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Woman in critical condition in EHEC case

TT/The Local/dl · 30 May 2011, 19:19

Published: 30 May 2011 14:41 GMT+02:00
Updated: 30 May 2011 19:19 GMT+02:00

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Doctors in Halland in western Sweden are unable to concrete prognosis for the woman who is reported to be suffering from kidney problems and is being treated with a dialysis and respirator.

"How long the dialysis treatment will take is difficult to say. It could be a couple of days, a couple of weeks or become a chronic disease," said doctor Mats Erntell.

The Local reported earlier on Monday that six more Swedes have been infected by the EHEC bacteria, bringing the total number of cases in Sweden to 39.

The Swedish Institute for Communicable Disease Control (Smitskyddsinstitutet – SMI) believes that all cases of the diseases reported so far in Sweden originated in Germany and there are no indications thus far that the disease is spreading within Sweden.

Nevertheless, the agency said in a statement on Sunday that the number of reported cases could very well increase in the coming days.

Current cases have been reported across the country, from SKåne in the south to Jämtland in the north.

Of the 36 people who have been affected by the E. coli outbreak, 13 are being treated for the haemolytic-uremic syndrome (HUS) complication that causes patients serious trouble and can be fatal.

Several of the patients have been admitted to intensive care units and are receiving dialysis treatment.

German health authorities have confirmed two HUS-related fatalities and are investigating eight additional deaths believed to have been caused by the complication.

So far, 300 people in Germany have contracted the disease in recent weeks.

Sweden's SMI has also found that two of the most serious Swedish cases of the disease have come from the same rare EHEC serotype O104 found in Germany, and expects further analyses to confirm the suspected ties to the German outbreak.

Story continues below…

The agency is also urging people visiting northern Germany to follow advisories issued by the German health authorities to avoid eating uncooked cucumbers, lettuce, and tomatoes.

Outbreaks of EHEC are not that common in Sweden. Smaller outbreaks are sometimes connected to farms, wells, day care centres and restaurants.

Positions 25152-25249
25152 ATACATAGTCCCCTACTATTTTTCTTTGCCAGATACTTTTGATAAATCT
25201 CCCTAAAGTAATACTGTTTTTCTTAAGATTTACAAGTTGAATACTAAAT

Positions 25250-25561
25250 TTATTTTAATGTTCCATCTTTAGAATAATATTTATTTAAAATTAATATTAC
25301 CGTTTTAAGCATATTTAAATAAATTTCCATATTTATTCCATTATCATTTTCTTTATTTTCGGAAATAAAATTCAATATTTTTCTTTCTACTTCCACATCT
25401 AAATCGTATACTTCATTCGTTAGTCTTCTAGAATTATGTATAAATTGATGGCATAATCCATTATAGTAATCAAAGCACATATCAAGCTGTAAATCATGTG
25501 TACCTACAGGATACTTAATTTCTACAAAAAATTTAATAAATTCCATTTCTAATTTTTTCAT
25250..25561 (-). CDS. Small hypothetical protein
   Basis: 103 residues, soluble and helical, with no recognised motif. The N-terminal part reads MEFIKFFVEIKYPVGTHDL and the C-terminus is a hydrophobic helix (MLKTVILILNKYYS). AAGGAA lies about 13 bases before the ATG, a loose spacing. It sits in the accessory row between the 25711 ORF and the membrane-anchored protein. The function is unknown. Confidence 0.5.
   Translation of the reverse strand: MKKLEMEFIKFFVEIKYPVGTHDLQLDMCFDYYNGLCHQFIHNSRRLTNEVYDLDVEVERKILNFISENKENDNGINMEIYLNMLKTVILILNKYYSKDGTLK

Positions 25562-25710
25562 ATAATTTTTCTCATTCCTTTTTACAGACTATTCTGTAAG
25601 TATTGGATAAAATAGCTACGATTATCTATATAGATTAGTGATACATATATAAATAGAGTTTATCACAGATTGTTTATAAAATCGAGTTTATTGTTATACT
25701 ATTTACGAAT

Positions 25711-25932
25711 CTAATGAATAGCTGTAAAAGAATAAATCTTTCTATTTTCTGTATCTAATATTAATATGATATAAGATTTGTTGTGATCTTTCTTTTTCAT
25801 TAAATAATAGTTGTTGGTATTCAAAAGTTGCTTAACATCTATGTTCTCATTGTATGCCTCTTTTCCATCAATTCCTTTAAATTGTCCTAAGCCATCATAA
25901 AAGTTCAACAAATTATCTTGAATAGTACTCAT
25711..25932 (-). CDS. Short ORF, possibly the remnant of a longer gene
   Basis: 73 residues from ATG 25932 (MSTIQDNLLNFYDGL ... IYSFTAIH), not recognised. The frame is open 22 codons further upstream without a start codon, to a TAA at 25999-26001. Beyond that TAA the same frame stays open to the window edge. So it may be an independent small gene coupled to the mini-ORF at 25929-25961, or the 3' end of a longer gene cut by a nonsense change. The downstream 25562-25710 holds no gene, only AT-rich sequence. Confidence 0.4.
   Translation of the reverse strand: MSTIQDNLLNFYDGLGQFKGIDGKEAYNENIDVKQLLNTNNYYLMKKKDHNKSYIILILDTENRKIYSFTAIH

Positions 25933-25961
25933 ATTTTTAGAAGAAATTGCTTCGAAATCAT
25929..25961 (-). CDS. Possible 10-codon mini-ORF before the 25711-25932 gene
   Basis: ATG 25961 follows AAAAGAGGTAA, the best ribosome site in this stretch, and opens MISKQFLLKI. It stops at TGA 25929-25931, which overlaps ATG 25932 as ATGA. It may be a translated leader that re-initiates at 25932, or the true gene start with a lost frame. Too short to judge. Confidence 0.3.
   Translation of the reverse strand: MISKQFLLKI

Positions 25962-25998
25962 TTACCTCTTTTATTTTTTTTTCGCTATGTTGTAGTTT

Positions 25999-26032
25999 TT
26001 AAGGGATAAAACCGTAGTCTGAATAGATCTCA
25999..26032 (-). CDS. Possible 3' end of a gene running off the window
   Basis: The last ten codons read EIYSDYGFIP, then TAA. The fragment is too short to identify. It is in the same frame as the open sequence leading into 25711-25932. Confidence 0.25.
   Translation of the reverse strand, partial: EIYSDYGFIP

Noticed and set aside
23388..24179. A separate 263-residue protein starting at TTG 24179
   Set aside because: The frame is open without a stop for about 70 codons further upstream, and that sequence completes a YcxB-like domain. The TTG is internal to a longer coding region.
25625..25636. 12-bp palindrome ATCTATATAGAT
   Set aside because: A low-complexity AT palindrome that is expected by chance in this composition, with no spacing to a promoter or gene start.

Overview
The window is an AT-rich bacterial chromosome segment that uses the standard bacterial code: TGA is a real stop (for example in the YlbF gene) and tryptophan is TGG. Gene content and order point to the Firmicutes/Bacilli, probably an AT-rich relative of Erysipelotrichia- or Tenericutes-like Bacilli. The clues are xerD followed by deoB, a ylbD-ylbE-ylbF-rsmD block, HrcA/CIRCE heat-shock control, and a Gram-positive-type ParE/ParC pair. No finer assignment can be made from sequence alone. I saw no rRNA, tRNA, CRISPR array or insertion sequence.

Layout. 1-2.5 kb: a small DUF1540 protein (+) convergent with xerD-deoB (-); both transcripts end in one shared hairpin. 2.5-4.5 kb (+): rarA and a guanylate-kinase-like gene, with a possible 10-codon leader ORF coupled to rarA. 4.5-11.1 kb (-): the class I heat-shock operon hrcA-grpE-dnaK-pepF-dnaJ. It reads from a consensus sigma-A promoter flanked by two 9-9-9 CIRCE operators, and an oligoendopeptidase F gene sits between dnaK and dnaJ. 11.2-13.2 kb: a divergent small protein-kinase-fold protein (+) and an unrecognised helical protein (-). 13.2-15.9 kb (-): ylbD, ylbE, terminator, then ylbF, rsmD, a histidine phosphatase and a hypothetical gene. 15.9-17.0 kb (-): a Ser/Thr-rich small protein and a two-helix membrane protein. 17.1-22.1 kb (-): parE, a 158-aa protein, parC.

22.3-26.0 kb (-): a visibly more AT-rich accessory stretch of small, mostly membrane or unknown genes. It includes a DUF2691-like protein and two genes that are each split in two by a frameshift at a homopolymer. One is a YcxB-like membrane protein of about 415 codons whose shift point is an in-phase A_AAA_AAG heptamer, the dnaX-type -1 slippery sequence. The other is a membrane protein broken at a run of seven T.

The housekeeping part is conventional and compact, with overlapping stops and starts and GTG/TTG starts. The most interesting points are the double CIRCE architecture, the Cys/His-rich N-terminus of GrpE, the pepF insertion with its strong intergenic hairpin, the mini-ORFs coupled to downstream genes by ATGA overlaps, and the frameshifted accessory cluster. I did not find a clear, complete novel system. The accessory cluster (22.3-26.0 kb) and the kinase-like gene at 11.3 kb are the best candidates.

The largest outbreak to date in Sweden was in 2005 when 135 cases, of which 11 developed the complication HUS, occurred in southern Sweden.

TT/The Local/dl (news@thelocal.se)

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Your comments about this article

11:41 May 30, 2011 by johnny1939
Wonder why this happens in Europe these days? Polluted waters?. Organic?

Not enough washing? I have heard that if infected your rinsing etc does not do any good for removing bacteria and then of course we have no way of controlling what goes on in restaurants and snack joints. Perhaps if it continues we have to stay away from anything that is not cooked or pealed at least when eating in places where we have no control. Horrible thought specially in the summer.
08:20 May 31, 2011 by Lemon1987
enterohaemorrhagic E. coli (EHEC) bacteria = new HIV virus? only W.H.O knows :/
10:11 May 31, 2011 by CM75
It's not 300 cases, it is over 1400 cases with about 300 severe cases and 14 deaths in Germany. Still, it's a local outbreak, the source most likely being raw vegetables. It can be transmitted from person to person, but by far not as easy as e.g. a flu virus, so it can be controlled by good hygiene.

@Grippen: Most men in the UK don't wash their hands after going to the toilet (http://goo.gl/t3NsK). So it would even be better if they used their left hand for wiping and their right hand for eating ;) Poor hygiene is not a problem specific to non-Europeans, even though that's what you might think if you have a simple-minded view of the world.

@Lemon1987: What is EHEC supposed to have in common with HIV? Do you have any entertaining conspiracy theories you want to share?
11:37 May 31, 2011 by Lemon1987

yeah .. Im sceptic incrust , u know there is always something rotten in the state of Denmark ;)
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